Visiting Angkor With A 3-Day Pass
Angkor… That name always has a special flavor for all exploration-minded travelers. The vision of these incredibly old temples temples buried under a thick jungle is enough to wake up any desire for adventure. These astounding trees growing huge roots along the temple walls (Tetrameles nudiflora – locally known as “spung“) are a real postcard of Cambodia and South-East Asia.
I got the 3-day pass, that allows you to enter all the temple of the region during 3 days. Just in case you were considering it, don’t expect to buy a cheaper one-day pass and try to sneak in other temples on the following days – Officials are there at each temple and they carefully check the validity of your pass. I know it quickly adds up if you are several people, but the temples are fantastic and well worth the price.
The best advice I can give you is to hire a tuk-tuk driver who will pick you up at your hotel in the morning and take you from temple to temple inside the Angkor area, in a very pleasant and comfortable way.
On my first day, as it was too late to see the sunrise over Angkor Wat, it was kept for the next day. My first Angkor Temple was the Bayon, with its famous monumental faces sculpted in the rock, followed by various other temples in the Angkor Thom area.
On the second day, as planned, the tuk-tuk driver was there very early not to miss the sunrise over the world-famous Angkor Wat Temple. It was nice but I wasn’t alone to have had this idea… The top section of Angkor Wat opens later in the morning, so expect some waiting time if you were there at sunrise.
Another important temple that I visited that day is Ta Prohm Temple, with the super famous spot where a huge spung tree grows roots on the walls.
On the third day, I had the chance to visit some last temples on my way to Lake Tonle Sap, where I discovered the surprising village of Kampong Phluk. If you ask your tuk-tuk to take you to Kampong Phluk, don’t hesitate to ask him to stop at Preah Kô, Bakong and Lolei Temples. They are not among the cluster of temples surrounding Angkor Wat (but not far), but they are still part of Angkor and you will need your pass.
In total, I visited 17 temples in the region of Angkor. I didn’t make a panorama in each of them but you still have quite a lot to see on that page.
17 temples might sound a little boring. That’s one surprising fact of that trip: from the pictures you can find online, the temples all look the same and you think that yes they look great but once you have seen 5 or 6 you can consider you have seen them all. But all the temple actually look and feel different, and I must say that I never got tired of them.
Another surprise, the great big famous Angkor Wat temple is not necessarily the one I preferred. Yes it is absolutely huge, it is a jewel and an extremely precious monument; but I feel that I took at least as much pleasure to explore some smaller temples that are less visited and have these huge trees growing on them. For instance, I have a great memory of the Preah Khan Temple. Ta Keo and Pre Rup Temples were also wonderful, overlooking the forest around.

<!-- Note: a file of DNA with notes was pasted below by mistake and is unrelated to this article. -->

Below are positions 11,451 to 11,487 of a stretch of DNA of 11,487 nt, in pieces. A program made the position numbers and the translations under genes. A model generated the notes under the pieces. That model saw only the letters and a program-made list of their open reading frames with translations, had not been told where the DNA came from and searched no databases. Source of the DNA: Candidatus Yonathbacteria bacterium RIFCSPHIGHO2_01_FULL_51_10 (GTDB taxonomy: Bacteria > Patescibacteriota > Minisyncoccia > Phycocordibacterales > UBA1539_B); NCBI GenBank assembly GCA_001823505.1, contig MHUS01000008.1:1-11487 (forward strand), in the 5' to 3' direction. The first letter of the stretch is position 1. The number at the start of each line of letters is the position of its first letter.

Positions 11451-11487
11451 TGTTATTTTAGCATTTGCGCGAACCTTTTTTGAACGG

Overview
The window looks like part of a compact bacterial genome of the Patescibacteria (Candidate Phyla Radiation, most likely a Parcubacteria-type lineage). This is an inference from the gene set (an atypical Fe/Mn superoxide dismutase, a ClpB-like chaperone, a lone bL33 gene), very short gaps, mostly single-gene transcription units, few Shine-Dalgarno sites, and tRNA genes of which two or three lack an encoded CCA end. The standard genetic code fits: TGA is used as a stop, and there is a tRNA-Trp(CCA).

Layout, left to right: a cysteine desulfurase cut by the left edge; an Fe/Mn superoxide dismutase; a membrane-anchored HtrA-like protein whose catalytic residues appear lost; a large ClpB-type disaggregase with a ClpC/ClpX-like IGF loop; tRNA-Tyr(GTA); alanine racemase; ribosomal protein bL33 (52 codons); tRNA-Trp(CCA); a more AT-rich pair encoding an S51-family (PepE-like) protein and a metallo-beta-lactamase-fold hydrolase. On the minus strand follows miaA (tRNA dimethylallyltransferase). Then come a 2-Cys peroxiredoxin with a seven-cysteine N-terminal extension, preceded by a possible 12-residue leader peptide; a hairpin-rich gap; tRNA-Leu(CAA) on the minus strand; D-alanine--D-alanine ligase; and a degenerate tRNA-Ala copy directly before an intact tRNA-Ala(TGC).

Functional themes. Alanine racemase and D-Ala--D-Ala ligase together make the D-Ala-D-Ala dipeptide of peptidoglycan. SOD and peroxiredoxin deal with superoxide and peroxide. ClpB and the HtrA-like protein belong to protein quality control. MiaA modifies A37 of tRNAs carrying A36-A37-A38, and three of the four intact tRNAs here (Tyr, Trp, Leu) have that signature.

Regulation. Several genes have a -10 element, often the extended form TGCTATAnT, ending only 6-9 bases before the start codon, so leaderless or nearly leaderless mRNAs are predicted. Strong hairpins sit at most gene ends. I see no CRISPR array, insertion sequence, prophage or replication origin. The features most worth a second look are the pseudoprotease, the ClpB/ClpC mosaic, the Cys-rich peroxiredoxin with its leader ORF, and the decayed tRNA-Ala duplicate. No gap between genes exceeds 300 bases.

“Were You Really Alone In The Temples To Take Your Panos?”
“Probably used some magic erasing tools in his favorite software…” No, I didn’t cheat with Photoshop.
In some temples, yes, I was alone. In some others, I wasn’t. But I still wanted to offer you interactive 360° views of these temples with no-one inside, as an attempt to make you feel how it’s like to discover and explore these archaeological wonders.
I don’t know if you’re like me, but when I find myself lost in an ocean of other tourists, invading the whole area, queuing forever to take the same exact picture at this very precise spot… in the end I just glance at the stuff I came for and tend to naturally run away from that crazy crowd. The magic of the exploration is totally lost. And the visit is a bit of a failure. This is sometimes inevitable for very famous places and monuments like the Temples of Angkor.
When I am about visit a place that I know will be fantastic, exceptional, spectacular, memorable for the rest of my life, I want to make sure I will find my little “privileged” personal moment in connection with the place.
First of all, I went slightly off-season, in April. The peak season for Angkor is supposed to be more around November-February, when the weather is OK. In April it was damn hot. That’s why the “spung” trees growing on the walls had lost their leaves, because of the drought. At the hottest hours of the day, it was well close to 40°C/104°F, you can imagine how it felt being surrounded by all these hots stones. But it there were still some people anyway, specially in the most famous temples like Angkor Wat or Ta Prohm.
One thing I did was trying to visit some of these more touristic temples at around lunch time. Already much less crowded.
I did explore some temples that were really empty and it was fantastic! But the bigger ones, were never empty. So, instead of walking with the crowd from the entrance straight to the exit, I just walked around waiting for the crowd to go away and deciding in what spot I will do my panorama. I was basically taking my pictures between two waves of tourists.
That’s how I managed to get these panoramas with nobody inside. In Angkor Wat, I rushed to be the very first entering the top of the temple when it opened, to quickly take my panorama before the crowd of tourists arrives (but there are still a few people on the picture already).
As you can see there is no amazing technique or software miracle here, just a bit of patience. This way, through these panoramas, you can get the feel of how it’s like to be alone in the Temples of Angkor, as if you’d just discovered them.